Why Leaders Should Ask Questions?

May 14, 2020 by  

Many leaders hesitate to ask questions because they fear it will make them appear weak. Leaders are supposed to have all the answers, right? Unfortunately (or fortunately, depending on how you look at it), the world we live in has become so complex that it is simply not possible for anyone to have all the answers, no matter how tenured he or she is. But there are all kinds of benefits to asking questions, regardless of how much you know.

Here are a few:
1. Great questions lead to great discoveries. If you ask profound questions, you get profound answers. If you ask shallow questions, you get shallow answers. If you ask no questions, you get no answers at all.
2. Great questions are the anecdote to advice. Our own advice can be great sometimes, but lousy or misinformed other times. Giving advice is easy and costs little, at least on the surface. In organizational settings, however, a leader’s advice can quickly get translated into a “direct order” with no room for further discussion.
3. Great questions develop the critical thinking skills of others. If you are a leader, the critical thinking skills of your team will likely determine how far you go. When you give answers, you get followers. When you offer questions (and coach through the process of determining the best answer), you develop more leaders.
4. Great questions delegates responsibility. At the end of the day, if you are the person everyone comes to with every problem, your leadership bar will remain low. Leaders need followers who can solve problems on their own. In addition, keep in mind that a person is always more motivated to act on and own a solution he or she has come up with themself than to follow the guidance of someone else.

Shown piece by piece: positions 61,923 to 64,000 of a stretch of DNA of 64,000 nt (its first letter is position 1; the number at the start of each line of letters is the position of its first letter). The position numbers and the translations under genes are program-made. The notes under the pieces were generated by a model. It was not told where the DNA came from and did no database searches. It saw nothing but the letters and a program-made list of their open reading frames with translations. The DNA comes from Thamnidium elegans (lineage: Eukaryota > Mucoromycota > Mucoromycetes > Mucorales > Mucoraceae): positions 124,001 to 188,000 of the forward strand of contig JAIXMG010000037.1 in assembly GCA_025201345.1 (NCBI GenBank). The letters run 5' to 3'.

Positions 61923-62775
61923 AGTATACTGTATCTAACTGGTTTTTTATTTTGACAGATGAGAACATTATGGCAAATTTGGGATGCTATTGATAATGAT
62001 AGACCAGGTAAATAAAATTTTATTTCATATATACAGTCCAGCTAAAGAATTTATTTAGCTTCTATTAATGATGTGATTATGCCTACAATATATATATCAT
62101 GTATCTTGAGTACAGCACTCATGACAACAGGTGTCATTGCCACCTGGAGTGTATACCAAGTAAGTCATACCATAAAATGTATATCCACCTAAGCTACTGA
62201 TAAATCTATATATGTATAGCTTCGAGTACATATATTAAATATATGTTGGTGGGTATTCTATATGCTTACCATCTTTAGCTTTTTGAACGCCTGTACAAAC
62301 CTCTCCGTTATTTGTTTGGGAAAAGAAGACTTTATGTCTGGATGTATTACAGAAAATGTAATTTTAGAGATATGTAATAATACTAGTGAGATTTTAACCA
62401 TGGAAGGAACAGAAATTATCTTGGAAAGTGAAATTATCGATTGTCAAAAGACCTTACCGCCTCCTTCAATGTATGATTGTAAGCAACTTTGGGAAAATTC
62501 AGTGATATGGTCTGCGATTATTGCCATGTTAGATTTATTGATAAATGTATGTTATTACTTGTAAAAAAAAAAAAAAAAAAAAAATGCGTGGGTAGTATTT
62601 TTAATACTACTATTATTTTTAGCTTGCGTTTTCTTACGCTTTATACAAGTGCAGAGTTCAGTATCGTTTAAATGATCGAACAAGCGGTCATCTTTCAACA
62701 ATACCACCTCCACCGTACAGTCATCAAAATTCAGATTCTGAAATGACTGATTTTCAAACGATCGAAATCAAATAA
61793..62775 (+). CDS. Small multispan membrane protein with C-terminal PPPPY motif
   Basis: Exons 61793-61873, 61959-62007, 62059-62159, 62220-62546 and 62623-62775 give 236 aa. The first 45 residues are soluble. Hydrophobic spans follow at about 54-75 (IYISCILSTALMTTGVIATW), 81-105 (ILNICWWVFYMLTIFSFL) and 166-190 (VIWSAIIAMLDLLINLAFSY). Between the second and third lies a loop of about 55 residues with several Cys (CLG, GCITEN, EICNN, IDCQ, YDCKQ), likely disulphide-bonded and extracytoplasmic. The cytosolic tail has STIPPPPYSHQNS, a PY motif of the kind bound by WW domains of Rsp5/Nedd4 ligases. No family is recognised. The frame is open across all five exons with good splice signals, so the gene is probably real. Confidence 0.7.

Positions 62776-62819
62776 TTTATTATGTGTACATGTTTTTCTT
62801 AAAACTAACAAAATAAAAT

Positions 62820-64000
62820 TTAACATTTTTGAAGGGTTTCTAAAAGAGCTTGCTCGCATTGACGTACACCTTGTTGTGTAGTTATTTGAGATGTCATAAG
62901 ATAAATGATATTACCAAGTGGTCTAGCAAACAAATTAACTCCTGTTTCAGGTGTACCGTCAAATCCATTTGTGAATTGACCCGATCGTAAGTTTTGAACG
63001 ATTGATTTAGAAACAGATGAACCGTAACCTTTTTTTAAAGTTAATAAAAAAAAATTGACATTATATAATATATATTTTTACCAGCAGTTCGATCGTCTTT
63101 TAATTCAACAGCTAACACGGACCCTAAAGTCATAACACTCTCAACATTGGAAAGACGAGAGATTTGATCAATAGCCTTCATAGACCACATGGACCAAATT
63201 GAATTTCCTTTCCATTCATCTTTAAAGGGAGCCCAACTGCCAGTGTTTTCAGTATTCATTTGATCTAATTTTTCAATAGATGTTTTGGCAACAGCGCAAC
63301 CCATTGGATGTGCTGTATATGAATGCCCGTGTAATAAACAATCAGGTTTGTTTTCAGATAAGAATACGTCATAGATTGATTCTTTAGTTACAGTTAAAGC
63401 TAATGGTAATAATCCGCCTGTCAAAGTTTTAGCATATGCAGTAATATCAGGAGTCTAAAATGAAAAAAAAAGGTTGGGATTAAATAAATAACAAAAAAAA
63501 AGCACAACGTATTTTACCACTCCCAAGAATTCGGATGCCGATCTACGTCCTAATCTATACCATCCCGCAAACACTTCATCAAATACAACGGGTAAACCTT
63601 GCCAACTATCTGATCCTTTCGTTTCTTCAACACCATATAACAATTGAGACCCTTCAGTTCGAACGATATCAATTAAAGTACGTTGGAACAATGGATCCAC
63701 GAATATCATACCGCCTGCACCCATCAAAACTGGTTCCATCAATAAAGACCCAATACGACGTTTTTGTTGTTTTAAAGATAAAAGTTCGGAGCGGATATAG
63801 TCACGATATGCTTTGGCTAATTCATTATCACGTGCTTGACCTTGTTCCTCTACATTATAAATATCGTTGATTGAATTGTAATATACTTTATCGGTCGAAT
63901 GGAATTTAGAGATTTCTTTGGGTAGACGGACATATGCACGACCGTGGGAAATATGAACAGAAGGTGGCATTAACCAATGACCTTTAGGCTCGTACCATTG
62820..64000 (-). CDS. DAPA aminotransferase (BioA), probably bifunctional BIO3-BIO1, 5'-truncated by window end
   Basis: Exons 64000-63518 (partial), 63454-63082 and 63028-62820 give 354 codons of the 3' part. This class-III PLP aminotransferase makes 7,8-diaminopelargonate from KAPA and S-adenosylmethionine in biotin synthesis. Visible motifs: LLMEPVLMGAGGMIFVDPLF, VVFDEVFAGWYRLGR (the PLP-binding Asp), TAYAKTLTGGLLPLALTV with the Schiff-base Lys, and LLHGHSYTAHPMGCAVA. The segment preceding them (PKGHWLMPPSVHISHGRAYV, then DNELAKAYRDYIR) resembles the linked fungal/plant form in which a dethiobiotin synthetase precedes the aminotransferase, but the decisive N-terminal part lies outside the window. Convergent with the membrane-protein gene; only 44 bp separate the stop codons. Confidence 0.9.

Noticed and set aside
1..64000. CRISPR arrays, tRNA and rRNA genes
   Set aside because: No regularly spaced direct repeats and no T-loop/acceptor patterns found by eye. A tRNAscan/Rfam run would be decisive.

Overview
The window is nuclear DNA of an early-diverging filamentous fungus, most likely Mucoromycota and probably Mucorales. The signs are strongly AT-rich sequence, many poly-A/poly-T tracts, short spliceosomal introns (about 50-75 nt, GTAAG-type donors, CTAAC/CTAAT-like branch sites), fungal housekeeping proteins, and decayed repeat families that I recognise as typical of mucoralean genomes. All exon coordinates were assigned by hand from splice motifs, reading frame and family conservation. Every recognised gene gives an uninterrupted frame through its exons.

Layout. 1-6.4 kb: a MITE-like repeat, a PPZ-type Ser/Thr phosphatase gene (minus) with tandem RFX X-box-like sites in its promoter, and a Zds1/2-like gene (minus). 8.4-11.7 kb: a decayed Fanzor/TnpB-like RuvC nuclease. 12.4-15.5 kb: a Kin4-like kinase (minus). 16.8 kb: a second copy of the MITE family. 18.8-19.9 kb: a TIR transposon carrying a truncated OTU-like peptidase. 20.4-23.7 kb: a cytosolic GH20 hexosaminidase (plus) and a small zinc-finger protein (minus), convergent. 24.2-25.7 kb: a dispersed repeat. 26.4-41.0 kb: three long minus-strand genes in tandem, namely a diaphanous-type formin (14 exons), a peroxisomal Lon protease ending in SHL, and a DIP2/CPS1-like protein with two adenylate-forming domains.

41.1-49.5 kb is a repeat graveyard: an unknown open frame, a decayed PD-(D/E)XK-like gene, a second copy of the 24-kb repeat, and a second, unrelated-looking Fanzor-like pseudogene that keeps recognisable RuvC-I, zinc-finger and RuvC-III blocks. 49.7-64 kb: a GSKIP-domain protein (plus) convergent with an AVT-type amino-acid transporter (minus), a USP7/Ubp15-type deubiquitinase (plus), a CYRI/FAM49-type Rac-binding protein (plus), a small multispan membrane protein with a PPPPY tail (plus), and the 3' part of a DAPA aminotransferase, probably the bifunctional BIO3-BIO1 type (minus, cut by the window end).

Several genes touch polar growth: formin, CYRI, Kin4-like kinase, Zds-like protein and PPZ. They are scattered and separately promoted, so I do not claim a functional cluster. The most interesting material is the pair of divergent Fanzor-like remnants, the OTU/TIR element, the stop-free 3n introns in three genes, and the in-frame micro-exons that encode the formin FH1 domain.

What do Great Questions Look Like?
It is true that most leaders don’t become great at asking questions until they become great at listening (something that should cause each of us to pause and consider). There is a learning process for everything. But in the meantime, let us consider some examples of what great, powerful questions look like.
Leading vs. Non-Leading Questions: A leading question proposes a solution in the form of a question. A non-leading question opens up the possibility for multiple solutions.

Consider the differences between these two examples.
Leading: “What would happen if you tried having training meetings on Tuesdays?”
Non-Leading: “What are some different options for conducting training?”

Closed vs. Open-ended Questions: Closed questions require a “yes” or “no” answer while open-ended questions can have many outcomes.
Closed: “Have you thought about creating a new task force?”
Open-ended: “What are some ways you could approach this challenge?”

Advice vs. Possibility Questions: An advice question is basically just advice in the form of a question.
Advice: “Couldn’t you address that situation at this afternoon’s meeting?”
Possibility: “When (or how) could you address that situation?”

Why vs. “Tell Me More” Questions: Why questions can be abrasive and feel accusatory, regardless of their intent. No one likes being on trial. Using a “tell me more” approach opens up the dialogue.
Why: “Why did you decide to ship only seven orders?”
Tell me more: “Can you tell me more about the thought process for this shipment?”

Actually asking great questions instead of giving advice is probably one of the hardest disciplines leaders encounter. The first step is to stop yourself from giving unsolicited advice. The next step is to respond with a question. The next step is to make that question a powerful one. I encourage you to give it a try and actually stick with it. Ask someone to give you feedback on your question-asking ability. It will be slow at first, but eventually, it will start becoming natural. Besides the leaders you serve will develop right along with you.

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